Peaceful scenic Khaptad

Sagarika Bhatta shares her solo travel experience to Mystical Khaptad National Park

Khaptad lies on an elevated plateau that consists of grasslands or meadows between sub-alpine landscapes. Khaptad National Park is located in the far western region of Nepal and spread over four districts — Doti, Bajhang, Bajura and Acham. In fact, the boundaries of the four districts meet at a point in Khaptad. It covers 225 sq km with highest point at 3212 m.

My journey was to start around the first week of May 2015 after I won the first “Why I travel challenge?” competition organised and funded by Sherpa Shah but had to postpone it due to the earthquake. This challenge is held to encourage women to travel solo. This is a yearly challenge and I was delighted to be the first to commence this journey. I finally started off to Khaptad in November, 2015.

I packed my bags with all necessary items for trekking and left Kathmandu. It was a long 30 to 32 hour journey from Kathmandu to Silgadhi from where the trek started. I had never travelled continuously for more than 12 hours. The bus passed through many highlights of western Nepal such as Bardiya National Park, Chisapani Bridge over Karnali, Ghoda Ghodi Tal although I would miss them if I were travelling at night. Around 12 pm next day, the bus left me at Atarya, Kailali. Amidst the fuel crisis, luckily, I found a bus to Silgadhi. I reached Silgadhi around 10 pm. The bus ride was one of the harder parts of the trip, I must say.

My trek from Silgadhi to Jhigrana was quite a long one. When I reached Baghlekh I changed my mind about  spending the night there due to unavailability of hotel. After two more hours of non-stop walk to Jhigrana, I finally found good food and a shelter to spend the night in. The owners of Khaptad Sandesh hotel and lodge were really welcoming and warm.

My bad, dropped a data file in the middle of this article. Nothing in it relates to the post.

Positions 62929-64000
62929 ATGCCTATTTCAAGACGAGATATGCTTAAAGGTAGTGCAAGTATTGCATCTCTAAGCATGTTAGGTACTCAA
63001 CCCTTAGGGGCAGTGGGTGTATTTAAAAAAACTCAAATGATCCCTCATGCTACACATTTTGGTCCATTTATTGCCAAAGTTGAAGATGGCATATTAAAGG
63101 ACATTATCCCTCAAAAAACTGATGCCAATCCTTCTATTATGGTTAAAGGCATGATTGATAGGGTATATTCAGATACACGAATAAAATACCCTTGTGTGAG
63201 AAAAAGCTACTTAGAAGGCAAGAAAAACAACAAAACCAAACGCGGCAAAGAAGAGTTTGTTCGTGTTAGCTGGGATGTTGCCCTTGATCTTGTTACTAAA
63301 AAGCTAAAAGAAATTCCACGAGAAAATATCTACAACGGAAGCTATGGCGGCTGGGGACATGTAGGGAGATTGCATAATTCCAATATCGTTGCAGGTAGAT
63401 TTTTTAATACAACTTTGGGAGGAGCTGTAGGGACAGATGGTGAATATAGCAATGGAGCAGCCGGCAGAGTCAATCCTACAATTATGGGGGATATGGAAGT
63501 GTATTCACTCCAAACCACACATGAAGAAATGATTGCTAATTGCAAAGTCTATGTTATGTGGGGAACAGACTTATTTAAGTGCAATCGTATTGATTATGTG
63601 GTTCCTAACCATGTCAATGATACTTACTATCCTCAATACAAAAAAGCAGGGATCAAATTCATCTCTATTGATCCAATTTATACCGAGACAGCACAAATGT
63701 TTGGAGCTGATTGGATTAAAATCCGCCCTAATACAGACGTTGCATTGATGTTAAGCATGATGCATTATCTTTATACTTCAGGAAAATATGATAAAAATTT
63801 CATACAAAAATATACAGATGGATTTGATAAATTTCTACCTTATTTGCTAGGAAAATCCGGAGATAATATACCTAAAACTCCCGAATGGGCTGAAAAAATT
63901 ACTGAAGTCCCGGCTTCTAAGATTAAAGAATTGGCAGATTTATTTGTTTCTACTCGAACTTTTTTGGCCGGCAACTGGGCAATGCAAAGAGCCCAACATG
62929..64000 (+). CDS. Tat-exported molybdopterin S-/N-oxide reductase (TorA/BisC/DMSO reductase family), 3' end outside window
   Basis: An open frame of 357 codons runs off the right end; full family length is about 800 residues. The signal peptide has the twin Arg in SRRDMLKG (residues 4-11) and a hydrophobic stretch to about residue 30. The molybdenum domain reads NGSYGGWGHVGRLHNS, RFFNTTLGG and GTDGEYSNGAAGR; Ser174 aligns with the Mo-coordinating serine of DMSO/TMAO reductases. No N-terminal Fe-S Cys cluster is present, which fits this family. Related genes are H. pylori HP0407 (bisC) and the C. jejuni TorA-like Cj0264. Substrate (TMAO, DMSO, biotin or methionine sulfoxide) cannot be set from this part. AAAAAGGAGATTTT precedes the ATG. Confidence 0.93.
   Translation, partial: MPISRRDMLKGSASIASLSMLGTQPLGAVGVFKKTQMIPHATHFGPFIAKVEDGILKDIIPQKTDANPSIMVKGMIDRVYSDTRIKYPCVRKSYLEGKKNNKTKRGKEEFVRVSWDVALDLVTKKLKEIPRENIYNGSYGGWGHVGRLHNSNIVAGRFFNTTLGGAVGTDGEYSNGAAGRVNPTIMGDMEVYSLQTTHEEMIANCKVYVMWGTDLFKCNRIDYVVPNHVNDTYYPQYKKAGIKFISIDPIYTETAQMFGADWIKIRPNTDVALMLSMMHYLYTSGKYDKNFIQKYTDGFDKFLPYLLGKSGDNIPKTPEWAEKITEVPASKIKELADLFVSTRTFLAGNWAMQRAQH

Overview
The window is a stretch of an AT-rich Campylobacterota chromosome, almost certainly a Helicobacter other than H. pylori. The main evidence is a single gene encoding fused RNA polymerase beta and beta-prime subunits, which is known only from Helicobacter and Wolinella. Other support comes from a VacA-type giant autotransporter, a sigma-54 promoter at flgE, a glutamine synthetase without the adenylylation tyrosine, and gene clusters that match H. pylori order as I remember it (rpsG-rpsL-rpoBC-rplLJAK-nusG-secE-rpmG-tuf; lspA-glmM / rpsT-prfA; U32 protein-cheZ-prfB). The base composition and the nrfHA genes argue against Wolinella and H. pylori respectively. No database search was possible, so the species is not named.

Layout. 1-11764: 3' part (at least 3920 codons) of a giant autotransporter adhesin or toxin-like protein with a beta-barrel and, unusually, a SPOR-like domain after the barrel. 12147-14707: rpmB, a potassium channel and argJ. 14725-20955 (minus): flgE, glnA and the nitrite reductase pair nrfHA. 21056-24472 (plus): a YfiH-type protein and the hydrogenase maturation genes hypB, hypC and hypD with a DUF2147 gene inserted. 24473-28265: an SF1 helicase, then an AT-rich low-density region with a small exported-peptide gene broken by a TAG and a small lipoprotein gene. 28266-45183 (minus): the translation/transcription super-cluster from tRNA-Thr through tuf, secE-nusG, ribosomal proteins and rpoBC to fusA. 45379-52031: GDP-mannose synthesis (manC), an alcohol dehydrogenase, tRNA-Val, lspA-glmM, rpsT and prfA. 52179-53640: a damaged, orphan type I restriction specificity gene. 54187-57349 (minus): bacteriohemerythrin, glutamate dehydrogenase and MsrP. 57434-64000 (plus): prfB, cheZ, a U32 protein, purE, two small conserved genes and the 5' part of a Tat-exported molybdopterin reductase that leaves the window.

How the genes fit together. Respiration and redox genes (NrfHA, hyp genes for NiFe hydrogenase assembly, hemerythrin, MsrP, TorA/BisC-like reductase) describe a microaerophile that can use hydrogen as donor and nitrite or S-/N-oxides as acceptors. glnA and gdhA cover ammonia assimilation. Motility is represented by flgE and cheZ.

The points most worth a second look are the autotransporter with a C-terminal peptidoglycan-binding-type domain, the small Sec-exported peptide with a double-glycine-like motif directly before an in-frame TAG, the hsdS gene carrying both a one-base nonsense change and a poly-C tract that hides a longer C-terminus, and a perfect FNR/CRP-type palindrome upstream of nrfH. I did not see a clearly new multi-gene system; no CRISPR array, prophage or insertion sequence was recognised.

The next day, I continued my journey to Bichpani, from where I entered Khaptad National Park. I was informed that the route to Bichpani would be a tough, high and steep trek between the jungle. My bag filled to the brim with water and food, it took me almost seven hours to reach Bichpani. Upon arriving I was welcomed by the freezing cold!

The following morning I started from Bichpani to Khaptad patan. The path was meandering in between jungles and was covered in yellow autumn leaves. A little ahead into the jungle, it started to snow in a slight dreamy way. Snowflakes touched the ground in swirls and I stood

mesmerised. After six hours of walking, I finally entered Khaptad patan. Khaptad is known for its green meadows, grasslands and pastures. It is said that there are altogether 22 large pastures within the Khaptad National Park.

The jewel of Khaptad is, of course, the open green meadows spread over gentle terrain cut by small streams in evergreen alpine forests. The jungles of Khaptad are rich in medicinal herbs. The landscape is the stuff postcards are made of and Khaptad offers you the chance to experience it yourself. During spring and autumn the fields are said to be covered with colourful flowers although I wasn’t lucky enough to see this.

I stayed in Khaptad for three more days. I went to visit the religious sites — Triveni, Kedardunga, Khaptad Daha, a tower from where you can see Saipal Mountain range, maithan, and Khaptad Baba ashram which is where the Khaptad baba stayed for most of his life. It is now an open museum. You can see his room and books and instruments that he used in his lifetime. He moved in the area in 1940’s to meditate and worship.

Vegetation of the region includes chir pine-rhododendron forest, oak forest and Himalayan fir-hemlock-oak forest and alder forest in reverie areas. Mammal species symbolic of the park are leopard, Himalayan black bear, wild dog and musk deer. Bird species symbolic of the park include the implying pheasant, Peregrine falcon, and vulture.

It has always been easy for me to travel uphill but downhill is a difficult task. While returning from Khaptan patan, it was hard to walk down the steep hills, I slipped often and injured my leg. The return journey to Silgadhi was a tough one for me. From Silgadhi I took a jeep to Dipayal. Then I hitchhiked on a truck to Dhadeldura from where I took a bus to Atarya and then to Kathmandu.

The journey was tough and challenging but it was worth the trouble. Travelling solo could be daunting at times; walking alone through thick jungles or with strange men. But a traveller’s soul cannot stay in one place and I am willing to travel solo again and go through all the hardships again just to be able to relive those experiences all over again.